Saying Good Bye All Over Again

The time has finally come; we’re moving my Dad out of his home as he prepares to wed mid-October. It’s been an emotional journey, a difficult, ugly-cry, all the sobbing one pair of eyes can handle, EMOTIONAL JOURNEY. I’ve tossed so many items that lingered after my mom passed away. I’ve sat and stared at her bed, the vision of her laying there wrangled with pain the day I sent her back to the hospital; the day she left her home for the last time. I’ve fought with my Dad to get him to start packing, continue packing, find more boxes, buy more tape, sell the stuff, toss the stuff, NOT send the stuff to my house.
As my life continues with the daily ins and outs of raising four children, working part time and giving my time to ministry, I’m forgetting to take time for myself. It’s an innate part of my person that when I see a need, I help. I find a way to meet the need; either personally or through connecting someone else better suited to meet the need, with the need.  That means making calls, sending texts, coordinating drop offs, pick ups and donation locations.
Tonight, as I loaded up a moving truck and my husbands work van with my Dad’s belongings, I was forced to take a moment for myself. I was forced to cry, to sob, to weep. To feel the emotions I’ve kept so carefully tucked just below the surface. I wept for the claw-foot table that my mom adored. A newly-wed purchase from an elderly church member who was downsizing, it holds no heirloom worth. To me though, the table is an integral part of my life. It’s always been there. In a few short days, it’ll serve a new family, holding their pictures or candy dishes or potted plant. The special meaning behind the table lost forever.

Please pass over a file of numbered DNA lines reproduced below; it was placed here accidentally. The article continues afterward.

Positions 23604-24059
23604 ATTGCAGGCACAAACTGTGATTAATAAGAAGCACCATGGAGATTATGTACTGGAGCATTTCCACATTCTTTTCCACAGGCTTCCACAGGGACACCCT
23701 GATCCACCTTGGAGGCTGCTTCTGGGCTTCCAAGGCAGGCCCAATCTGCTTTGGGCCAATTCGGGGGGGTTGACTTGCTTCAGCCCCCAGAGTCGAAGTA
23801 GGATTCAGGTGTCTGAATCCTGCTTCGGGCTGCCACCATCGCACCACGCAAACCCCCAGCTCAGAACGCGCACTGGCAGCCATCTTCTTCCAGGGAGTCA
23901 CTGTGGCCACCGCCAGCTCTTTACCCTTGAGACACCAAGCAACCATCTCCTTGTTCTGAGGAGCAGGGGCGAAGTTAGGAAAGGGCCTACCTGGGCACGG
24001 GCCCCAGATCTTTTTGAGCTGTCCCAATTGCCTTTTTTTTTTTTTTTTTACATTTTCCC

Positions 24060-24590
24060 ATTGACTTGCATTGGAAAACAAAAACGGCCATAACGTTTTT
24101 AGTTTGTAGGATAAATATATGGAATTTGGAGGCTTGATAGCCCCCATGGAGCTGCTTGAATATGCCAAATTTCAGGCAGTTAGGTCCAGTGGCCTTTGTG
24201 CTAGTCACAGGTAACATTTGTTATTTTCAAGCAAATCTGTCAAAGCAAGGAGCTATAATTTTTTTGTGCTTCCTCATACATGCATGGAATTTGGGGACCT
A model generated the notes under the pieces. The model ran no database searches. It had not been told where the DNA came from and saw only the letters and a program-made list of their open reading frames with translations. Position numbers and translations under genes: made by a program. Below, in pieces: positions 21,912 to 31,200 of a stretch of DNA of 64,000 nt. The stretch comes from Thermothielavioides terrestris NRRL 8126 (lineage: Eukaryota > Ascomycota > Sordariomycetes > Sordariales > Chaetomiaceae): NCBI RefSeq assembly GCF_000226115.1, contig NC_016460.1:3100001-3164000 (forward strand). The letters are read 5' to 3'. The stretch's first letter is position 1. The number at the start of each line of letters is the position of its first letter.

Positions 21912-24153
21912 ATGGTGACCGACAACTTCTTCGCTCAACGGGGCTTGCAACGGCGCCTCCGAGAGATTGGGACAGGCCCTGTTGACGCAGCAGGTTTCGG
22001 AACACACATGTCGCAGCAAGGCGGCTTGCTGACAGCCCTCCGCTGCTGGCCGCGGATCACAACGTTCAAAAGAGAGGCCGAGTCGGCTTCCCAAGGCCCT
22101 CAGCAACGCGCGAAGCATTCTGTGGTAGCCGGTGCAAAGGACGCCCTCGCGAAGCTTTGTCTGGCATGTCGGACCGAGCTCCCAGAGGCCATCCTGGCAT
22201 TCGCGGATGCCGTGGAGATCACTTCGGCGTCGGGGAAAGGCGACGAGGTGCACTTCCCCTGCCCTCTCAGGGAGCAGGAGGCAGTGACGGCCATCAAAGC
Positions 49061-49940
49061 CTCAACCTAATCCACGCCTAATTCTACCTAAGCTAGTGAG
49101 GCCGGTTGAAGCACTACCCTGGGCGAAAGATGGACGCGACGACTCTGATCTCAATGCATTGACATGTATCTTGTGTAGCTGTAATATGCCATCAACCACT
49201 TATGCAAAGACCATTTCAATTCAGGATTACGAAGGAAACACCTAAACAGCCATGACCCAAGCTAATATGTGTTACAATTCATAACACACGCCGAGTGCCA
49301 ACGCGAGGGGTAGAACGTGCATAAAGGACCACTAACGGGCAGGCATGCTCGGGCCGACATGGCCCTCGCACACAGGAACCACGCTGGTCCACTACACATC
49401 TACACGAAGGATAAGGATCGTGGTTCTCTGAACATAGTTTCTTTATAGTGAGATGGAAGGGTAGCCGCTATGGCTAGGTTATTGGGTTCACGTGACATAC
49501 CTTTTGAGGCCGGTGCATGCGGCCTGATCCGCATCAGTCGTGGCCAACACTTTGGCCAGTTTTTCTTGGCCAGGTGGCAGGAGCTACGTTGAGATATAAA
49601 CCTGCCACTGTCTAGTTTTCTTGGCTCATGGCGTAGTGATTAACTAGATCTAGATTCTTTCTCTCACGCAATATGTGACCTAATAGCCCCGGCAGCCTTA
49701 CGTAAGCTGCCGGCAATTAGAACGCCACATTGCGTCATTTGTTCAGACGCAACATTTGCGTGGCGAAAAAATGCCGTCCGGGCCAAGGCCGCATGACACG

Before I set to the task of penning this post, I sent this message to my dear friend. I share it here so I don’t forget, so that you can start to understand, so that another working their way through a similar situation will know their not alone:

“I hit my emotional point tonight. I just can’t. Moving my dad out of the home he shared with my mom…. oh my word. knowing I’ll never step into that room again, see her bed there and be teleported back to the day I sent my mom back to the hospital. Never celebrating another Christmas there where we all honor her through her chair by not sitting in it…
 her Adirondack chair is rotting and has to be trashed. she loved that chair. She painted it RED because there was a ‘loud’ part of her that loved being vibrant in life. Her joy came in sitting outside in that chair listening to the birds in the morning, basking in Gods creation.”
To finish the thought: I never would have thought that the mourning of my mom would come about with my dad moving. There are so many intricate parts of losing a loved one that no one and no thing can prepare you for.
I have two weeks, with my Dad living with me, before the wedding. Two weeks to try and wrap my emotions up in a little bundle so I can tuck them neatly away and be present, mostly for the sake of my children. That’s a whole new post in and of itself.